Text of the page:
September 2, 2014
Damon Murphy, general manager
of 801 Chophouse.

A Sane New Option at 801

By Wini Moranville


So, where does someone who has written more than 750 restaurant reviews (that would be me) go to celebrate a wedding anniversary? This year, we landed at 801 Chophouse; as usual, we were thrilled with the glorious beef, the opulent surroundings and the expert service.

While the beef at 801 will always be the star, in recent years, I've begun to greatly admire the sides, including the lobster mashed potatoes, sparklingly fresh sautéed spinach, bright Brussels sprouts with red onion marmalade, and the creamed corn.

That's why I was delighted to stumble on (and take advantage of) a new option: You can now request half-orders of most vegetables and potatoes. That's a boon to couples--rather than choosing one or two immense side dishes, you can opt for half-portions of side dishes perfectly sized (and reasonably priced) for two.

"We have so many side dishes, and they are all so fabulous, we want everyone to have an opportunity to try as many as they can," General Manager Damon Murphy says.

801 Chophouse is at 801 Grand Ave.; 288-6000.


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Photographer Ben Easter takes
a selfie with his two pups, Ozzie
and Harriet.

But First Let Me Take a Selfie

By Belle Du Chene


Taking a selfie is a great way to show the social media world your personality. Everybody's doing it--from Academy Award winners to our very own dsm contributors who took a shot at it for our September/October issue. But it's not as simple as pointing and shooting. We asked one of our contributing photographers, Ben Easter, to give us five pointers to land that attention-grabbing and flattering profile pic. Here's his list:
  1. Use natural light. Stand in front of a window but far enough away so you don't blow yourself out with too much light.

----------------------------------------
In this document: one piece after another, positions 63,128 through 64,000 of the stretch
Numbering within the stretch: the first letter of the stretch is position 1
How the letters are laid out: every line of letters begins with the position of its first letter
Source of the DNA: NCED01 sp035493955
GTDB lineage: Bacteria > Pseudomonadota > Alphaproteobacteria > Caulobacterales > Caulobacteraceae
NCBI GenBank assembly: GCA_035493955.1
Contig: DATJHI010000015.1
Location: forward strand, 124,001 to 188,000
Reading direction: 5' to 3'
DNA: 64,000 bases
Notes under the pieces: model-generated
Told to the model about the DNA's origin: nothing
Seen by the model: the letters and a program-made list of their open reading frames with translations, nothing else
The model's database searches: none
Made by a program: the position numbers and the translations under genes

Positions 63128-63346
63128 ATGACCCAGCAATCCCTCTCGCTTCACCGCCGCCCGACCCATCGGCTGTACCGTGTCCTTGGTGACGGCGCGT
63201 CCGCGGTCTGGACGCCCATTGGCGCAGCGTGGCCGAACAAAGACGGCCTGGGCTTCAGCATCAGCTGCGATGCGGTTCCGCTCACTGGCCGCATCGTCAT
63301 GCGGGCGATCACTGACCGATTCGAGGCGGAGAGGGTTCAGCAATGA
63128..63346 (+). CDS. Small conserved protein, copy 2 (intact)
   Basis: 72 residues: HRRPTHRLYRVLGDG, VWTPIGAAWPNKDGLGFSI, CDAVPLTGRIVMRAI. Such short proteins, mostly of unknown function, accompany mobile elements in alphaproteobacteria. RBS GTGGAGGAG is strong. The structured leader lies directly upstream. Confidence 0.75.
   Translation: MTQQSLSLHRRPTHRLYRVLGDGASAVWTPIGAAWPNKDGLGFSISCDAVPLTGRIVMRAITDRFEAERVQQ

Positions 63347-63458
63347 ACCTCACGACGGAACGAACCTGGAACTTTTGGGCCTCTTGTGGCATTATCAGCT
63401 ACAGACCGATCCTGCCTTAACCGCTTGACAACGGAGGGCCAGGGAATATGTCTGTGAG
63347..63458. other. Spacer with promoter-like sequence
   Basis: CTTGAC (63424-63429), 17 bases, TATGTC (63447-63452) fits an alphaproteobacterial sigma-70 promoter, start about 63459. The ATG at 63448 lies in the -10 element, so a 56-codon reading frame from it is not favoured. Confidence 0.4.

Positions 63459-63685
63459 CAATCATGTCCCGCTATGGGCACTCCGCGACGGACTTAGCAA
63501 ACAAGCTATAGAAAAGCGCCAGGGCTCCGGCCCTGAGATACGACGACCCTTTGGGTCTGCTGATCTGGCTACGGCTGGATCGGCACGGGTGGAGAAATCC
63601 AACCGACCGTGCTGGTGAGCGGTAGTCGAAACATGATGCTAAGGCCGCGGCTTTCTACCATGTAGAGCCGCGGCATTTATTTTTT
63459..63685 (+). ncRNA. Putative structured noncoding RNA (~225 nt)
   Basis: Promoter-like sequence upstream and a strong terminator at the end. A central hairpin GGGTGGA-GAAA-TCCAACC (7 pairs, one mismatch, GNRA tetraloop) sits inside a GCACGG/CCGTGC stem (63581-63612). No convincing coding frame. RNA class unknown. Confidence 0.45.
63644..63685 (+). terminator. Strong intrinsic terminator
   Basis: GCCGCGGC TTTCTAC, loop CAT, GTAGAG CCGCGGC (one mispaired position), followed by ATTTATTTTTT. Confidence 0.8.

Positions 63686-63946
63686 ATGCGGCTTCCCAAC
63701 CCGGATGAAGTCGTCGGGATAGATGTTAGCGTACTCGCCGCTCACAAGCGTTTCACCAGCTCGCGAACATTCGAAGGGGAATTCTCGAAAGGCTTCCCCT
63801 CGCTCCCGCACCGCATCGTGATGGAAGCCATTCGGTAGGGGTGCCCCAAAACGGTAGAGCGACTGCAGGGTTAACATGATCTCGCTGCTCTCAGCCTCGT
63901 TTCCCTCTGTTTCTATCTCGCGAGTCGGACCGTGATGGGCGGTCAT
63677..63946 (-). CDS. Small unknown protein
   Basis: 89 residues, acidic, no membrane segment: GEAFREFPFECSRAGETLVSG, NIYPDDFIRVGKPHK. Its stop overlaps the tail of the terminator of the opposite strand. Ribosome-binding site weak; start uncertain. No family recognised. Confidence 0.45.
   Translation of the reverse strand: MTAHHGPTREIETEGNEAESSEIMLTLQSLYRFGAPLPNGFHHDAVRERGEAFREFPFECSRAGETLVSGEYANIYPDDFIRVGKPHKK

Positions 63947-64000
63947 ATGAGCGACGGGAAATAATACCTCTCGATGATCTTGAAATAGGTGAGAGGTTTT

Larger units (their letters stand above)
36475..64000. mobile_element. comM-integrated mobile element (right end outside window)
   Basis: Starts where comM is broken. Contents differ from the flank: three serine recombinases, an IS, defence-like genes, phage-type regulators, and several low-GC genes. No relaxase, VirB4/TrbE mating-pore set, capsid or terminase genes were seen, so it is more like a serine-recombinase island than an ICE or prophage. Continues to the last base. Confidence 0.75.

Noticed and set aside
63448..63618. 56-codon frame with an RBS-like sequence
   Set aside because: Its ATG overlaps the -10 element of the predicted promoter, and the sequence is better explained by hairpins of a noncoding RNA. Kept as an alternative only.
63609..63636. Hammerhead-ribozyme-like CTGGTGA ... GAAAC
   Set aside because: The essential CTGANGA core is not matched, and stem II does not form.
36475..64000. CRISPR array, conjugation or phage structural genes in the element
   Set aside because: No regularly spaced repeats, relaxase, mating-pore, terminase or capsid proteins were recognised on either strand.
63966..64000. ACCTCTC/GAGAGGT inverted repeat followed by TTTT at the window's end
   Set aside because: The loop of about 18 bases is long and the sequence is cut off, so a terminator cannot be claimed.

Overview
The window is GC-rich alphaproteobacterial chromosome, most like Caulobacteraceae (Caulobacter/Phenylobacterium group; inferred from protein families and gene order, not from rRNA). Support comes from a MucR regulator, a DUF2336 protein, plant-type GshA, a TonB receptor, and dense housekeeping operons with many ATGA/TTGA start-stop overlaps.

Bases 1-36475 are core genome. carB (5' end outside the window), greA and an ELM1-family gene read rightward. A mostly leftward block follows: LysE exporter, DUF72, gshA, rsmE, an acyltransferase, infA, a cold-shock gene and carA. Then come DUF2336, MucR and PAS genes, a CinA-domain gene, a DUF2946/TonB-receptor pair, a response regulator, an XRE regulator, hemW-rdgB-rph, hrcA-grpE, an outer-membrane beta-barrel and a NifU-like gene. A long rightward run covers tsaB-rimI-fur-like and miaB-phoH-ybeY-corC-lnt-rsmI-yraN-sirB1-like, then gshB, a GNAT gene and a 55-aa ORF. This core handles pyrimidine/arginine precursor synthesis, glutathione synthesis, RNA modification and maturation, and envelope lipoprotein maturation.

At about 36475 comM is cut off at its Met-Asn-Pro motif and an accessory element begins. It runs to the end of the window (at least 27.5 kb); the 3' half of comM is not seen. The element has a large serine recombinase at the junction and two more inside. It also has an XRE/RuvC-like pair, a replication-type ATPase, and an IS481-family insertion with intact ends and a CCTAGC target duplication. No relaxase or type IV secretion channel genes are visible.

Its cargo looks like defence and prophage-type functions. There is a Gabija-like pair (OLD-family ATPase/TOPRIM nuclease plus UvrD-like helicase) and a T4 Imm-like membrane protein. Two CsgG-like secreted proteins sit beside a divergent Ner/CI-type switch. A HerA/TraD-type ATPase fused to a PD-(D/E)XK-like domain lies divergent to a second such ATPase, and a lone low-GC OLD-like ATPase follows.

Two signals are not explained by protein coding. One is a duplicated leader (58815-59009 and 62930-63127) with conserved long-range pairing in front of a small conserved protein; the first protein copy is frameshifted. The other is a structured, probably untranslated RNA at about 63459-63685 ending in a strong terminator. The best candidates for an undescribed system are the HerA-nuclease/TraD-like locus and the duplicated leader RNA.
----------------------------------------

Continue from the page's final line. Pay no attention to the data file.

2. Keep it positive and consider posting something uplifting along with your pic.  
  3. Smile with your eyes.
  4. Post only one selfie a day--no more!
  5. Work on your angles. Often, shooting from above produces the most flattering image.

Of course, some artists take selfies a tad more seriously. Read about how the self-portraits of three Des Moines artists offer insights into both the person and the art form in this story in the new issue of dsm.

Julie and Doug Klein at last year's Gatsby Gala.

An Egyptian Gatsby


Walk like an Egyptian as Salisbury House Foundation pays tribute to a 1920s best-selling book, "The Tomb of Tut-Ankh-Amen" by Howard Carter, at the 10th annual Gatsby Gala Sept. 6

From 6 to 10 p.m., the pictorial gardens at Salisbury House & Gardens will serve as a backdrop for guests adorned in Egyptian costumes, Roaring '20s glamour or classic cocktail attire (a hair stylist and makeup artist will be on-site to complete partygoers' looks). Expect Egyptian-themed food and libations, as well as dance music provided by Des Moines-based classic rock band The Sons of Gladys Kravitz.

Tickets are $150 per person or $100 for young professionals age 21-35 and can be purchased here or by calling 274-1777. Follow the Salisbury House & Gardens on Facebook for updates on the event. You can also take a look at last year's gala, "Gentlemen Prefer Blondes," on the Gatsby Gala Pinterest page. -B.D.
Hanging art at kitty-eye level balances a soaring space with a ground-hugging feeling of intimacy. Photo by Amy Allen Photography.

Art, Unexpected


Have you ever thought of hanging a piece of art below a window? How about above a bathtub? No? You should. Des Moines-based designer Karin Edwards explains why--as well as how to display art in other unexpected and dramatic ways--in an article in the new issue of dsm. Her ideas will show you how to take artworks from somewhat ordinary interior decor to engaging installations. Read the story here

Gabriel Leuders, "Untitled," hand-cut relief print, 25 by 25 inches.

Art as Identity 


What does it mean to be human and how do we express our humanity and understand our existence? Is it through our individual behaviors, our history, our language?

"New Work," an exhibit on display at Olson-Larsen Galleries through Oct. 4, features work by artists who explore these questions. Brent Holland, an associate professor in the College of Design at Iowa State University, examines identity through self-portraiture and still life compositions. Inspired by her Greek heritage, Anna Lambrini Moisiadis creates works on paper that reflect her "constant struggle of feeling courageous and insecure." Gabriel Lueders uses art as a way to deconstruct and challenge social convention.

For more information about this exhibit and to see some of the artists' works, click here. To see a story dsm published on Brent Holland, click here. Olson-Larsen is located at 203 Fifth St. in West Des Moines. -B.D.
Belle Du Chene is senior editor of dsm magazine.

Wini Moranville, author of "The Bonne Femme Cookbook: Simple, Splendid Food That French Women Cook Every Day," is a food, wine and travel writer who covers the dining scene for dsm magazine. Follow her at All Things Food DSM - Wini Moranville and catch her food segment on Fridays at 6:40 a.m. on KCWI-23's "Great Day" morning show.

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